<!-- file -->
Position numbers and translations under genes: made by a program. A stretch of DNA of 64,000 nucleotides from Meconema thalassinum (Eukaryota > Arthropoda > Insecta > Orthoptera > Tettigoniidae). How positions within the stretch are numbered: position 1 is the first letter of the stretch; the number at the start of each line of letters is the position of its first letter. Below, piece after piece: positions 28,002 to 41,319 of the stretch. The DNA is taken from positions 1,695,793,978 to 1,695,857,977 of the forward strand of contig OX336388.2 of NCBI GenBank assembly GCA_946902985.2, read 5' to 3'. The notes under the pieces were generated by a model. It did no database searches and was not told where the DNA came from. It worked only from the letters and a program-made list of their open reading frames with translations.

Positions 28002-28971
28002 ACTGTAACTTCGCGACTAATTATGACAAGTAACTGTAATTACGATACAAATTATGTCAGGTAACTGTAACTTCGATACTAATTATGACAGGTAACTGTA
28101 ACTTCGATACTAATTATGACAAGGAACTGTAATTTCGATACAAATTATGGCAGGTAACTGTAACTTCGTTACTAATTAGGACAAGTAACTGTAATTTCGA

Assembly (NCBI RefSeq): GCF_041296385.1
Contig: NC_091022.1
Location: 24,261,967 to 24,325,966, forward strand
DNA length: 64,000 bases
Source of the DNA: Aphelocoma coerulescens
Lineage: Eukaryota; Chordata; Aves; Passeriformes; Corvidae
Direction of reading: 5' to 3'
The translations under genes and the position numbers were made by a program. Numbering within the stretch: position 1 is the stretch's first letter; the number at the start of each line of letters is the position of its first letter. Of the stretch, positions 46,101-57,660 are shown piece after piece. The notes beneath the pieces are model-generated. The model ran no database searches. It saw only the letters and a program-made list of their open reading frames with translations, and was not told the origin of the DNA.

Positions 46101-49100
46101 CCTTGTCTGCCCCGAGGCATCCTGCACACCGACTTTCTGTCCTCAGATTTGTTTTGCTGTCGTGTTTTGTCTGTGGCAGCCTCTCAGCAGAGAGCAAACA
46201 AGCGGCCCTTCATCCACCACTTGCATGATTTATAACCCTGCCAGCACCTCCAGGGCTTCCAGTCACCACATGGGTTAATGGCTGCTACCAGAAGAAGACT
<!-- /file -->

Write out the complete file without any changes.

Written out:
Position numbers and translations under genes: made by a program. A stretch of DNA of 64,000 nucleotides from Meconema thalassinum (Eukaryota > Arthropoda > Insecta > Orthoptera > Tettigoniidae). How positions within the stretch are numbered: position 1 is the first letter of the stretch; the number at the start of each line of letters is the position of its first letter. Below, piece after piece: positions 28,002 to 41,319 of the stretch. The DNA is taken from positions 1,695,793,978 to 1,695,857,977 of the forward strand of contig OX336388.2 of NCBI GenBank assembly GCA_946902985.2, read 5' to 3'. The notes under the pieces were generated by a model. It did no database searches and was not told where the DNA came from. It worked only from the letters and a program-made list of their open reading frames with translations.

Positions 28002-28971
28002 ACTGTAACTTCGCGACTAATTATGACAAGTAACTGTAATTACGATACAAATTATGTCAGGTAACTGTAACTTCGATACTAATTATGACAGGTAACTGTA
28101 ACTTCGATACTAATTATGACAAGGAACTGTAATTTCGATACAAATTATGGCAGGTAACTGTAACTTCGTTACTAATTAGGACAAGTAACTGTAATTTCGA

Assembly (NCBI RefSeq): GCF_041296385.1
Contig: NC_091022.1
Location: 24,261,967 to 24,325,966, forward strand
DNA length: 64,000 bases
Source of the DNA: Aphelocoma coerulescens
Lineage: Eukaryota; Chordata; Aves; Passeriformes; Corvidae
Direction of reading: 5' to 3'
The translations under genes and the position numbers were made by a program. Numbering within the stretch: position 1 is the stretch's first letter; the number at the start of each line of letters is the position of its first letter. Of the stretch, positions 46,101-57,660 are shown piece after piece. The notes beneath the pieces are model-generated. The model ran no database searches. It saw only the letters and a program-made list of their open reading frames with translations, and was not told the origin of the DNA.

Positions 46101-49100
46101 CCTTGTCTGCCCCGAGGCATCCTGCACACCGACTTTCTGTCCTCAGATTTGTTTTGCTGTCGTGTTTTGTCTGTGGCAGCCTCTCAGCAGAGAGCAAACA
46201 AGCGGCCCTTCATCCACCACTTGCATGATTTATAACCCTGCCAGCACCTCCAGGGCTTCCAGTCACCACATGGGTTAATGGCTGCTACCAGAAGAAGACT